‘’We are not getting salaries and there is no pension for us, so you can not plan for the future. Everyone has responsibilities but we are on the receiving end here for our families. There is no future for us and those in authority do not care what we are going through after counseling patients as you face the reality of being overworked but underpaid’’ lamented one senior counselor at Kadoma hospital speaking on condition that he is not named.

Mental torture

In Chinhoyi, another counselor summed it up, ‘’we are going through mental torture and no one feels sorry for us.’’

Another health crisis is looming as the counselors who were trained to relief pressure on nurses and doctors on HIV and AIDS issues will soon abandon their core duties.

‘’With the rate of HIV and AIDS tuberculosis co-infection, some patients are likely to default and we can not make follow up as we face our personal problems that are not being solved amicably by those in position of power’’ added another woman counselor at Karoi hospital.

She added that it seems their plight can not be solved though they play an integral part within the health sector especially on HIV issues.

No one concerned

‘’No one is concerned about us. We thought the ministry of health was likely to engage us as part of their workforce so that you are assured of decent salary monthly and be on pension. Our allowances may take up three months and there is no explanation why there has never been an increment for three years. It is frustrating’’ added a Kadoma worker.

Some of the workers in rural clinic echoed the same sentiments saying they have since lost hope after some who were trained two years ago are still yet to get certificates.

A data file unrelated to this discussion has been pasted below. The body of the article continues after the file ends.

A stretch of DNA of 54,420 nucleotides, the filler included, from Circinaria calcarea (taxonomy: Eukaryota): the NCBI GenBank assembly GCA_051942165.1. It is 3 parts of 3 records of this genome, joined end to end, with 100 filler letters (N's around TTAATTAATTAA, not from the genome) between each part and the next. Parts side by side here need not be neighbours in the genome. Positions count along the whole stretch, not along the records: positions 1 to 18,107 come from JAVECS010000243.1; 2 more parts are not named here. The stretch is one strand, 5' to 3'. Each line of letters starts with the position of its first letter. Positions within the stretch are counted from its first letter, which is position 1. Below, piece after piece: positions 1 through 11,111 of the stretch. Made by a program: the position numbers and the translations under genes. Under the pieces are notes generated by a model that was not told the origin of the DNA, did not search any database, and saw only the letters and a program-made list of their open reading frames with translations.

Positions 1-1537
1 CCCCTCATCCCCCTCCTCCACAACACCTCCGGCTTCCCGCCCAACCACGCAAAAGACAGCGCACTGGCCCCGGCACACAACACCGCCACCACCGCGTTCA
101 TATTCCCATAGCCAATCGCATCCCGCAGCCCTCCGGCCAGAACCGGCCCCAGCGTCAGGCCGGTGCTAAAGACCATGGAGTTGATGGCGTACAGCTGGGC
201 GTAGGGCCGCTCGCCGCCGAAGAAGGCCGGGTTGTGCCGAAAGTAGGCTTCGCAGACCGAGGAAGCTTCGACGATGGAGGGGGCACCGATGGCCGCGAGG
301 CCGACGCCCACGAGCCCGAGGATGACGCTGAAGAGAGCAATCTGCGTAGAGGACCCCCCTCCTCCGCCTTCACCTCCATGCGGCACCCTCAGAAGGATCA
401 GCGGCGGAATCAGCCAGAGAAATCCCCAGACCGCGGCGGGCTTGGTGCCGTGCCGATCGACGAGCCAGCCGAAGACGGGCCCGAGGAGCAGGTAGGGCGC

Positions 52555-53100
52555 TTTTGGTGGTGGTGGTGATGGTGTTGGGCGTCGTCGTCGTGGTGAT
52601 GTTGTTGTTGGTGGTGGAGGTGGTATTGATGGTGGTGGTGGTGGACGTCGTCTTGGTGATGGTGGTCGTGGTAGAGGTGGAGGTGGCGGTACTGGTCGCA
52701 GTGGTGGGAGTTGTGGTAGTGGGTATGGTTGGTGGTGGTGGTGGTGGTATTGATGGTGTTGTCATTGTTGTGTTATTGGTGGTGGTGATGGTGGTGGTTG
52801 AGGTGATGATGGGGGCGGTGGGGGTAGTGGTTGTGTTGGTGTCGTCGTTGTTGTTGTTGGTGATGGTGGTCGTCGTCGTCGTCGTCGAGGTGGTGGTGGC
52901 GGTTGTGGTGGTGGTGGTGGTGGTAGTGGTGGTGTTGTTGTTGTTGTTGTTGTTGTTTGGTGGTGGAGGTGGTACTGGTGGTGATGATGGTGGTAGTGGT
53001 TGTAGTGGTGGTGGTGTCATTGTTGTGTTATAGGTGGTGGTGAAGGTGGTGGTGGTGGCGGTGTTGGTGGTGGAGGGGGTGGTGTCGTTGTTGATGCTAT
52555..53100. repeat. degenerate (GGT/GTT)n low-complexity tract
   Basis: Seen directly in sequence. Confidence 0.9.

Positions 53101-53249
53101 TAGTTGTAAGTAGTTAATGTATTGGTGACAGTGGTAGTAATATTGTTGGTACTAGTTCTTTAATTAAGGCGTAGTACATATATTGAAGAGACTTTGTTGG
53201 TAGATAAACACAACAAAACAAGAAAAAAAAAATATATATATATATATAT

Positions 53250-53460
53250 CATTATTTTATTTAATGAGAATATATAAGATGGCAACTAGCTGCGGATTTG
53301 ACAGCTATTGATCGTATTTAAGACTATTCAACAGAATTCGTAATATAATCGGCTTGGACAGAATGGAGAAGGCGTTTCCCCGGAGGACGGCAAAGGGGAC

August 12, 2013

Back to basics on HIV and AIDS

Filed under: News — Nhaudzenyu @ 12:14 pm
Tags: ,

By Nhau Mangirazi

During the mid eighties when I was doing my secondary school in the small town of Karoi in Mashonaland West province, many of my friends from Hurungwe rural areas who had come to school in town were free as ‘’lodgers’’
They had the independence that I envied as I stayed with my parents and my father though now late was strict.
Although I was staying with my parents, I joined my friends who had the independence of visiting Pedzanyota hotel in Chikangwe high density surburb, but chased away, never to set my foot around again. I did not want to disappoint my father.
I used to get snippets of previous night errands from my friends whose parents were in rural areas, farming for their survival in town.
However, I remember a Karoi town council policewoman who used to also work as a neighborhood watch police officer, though now late.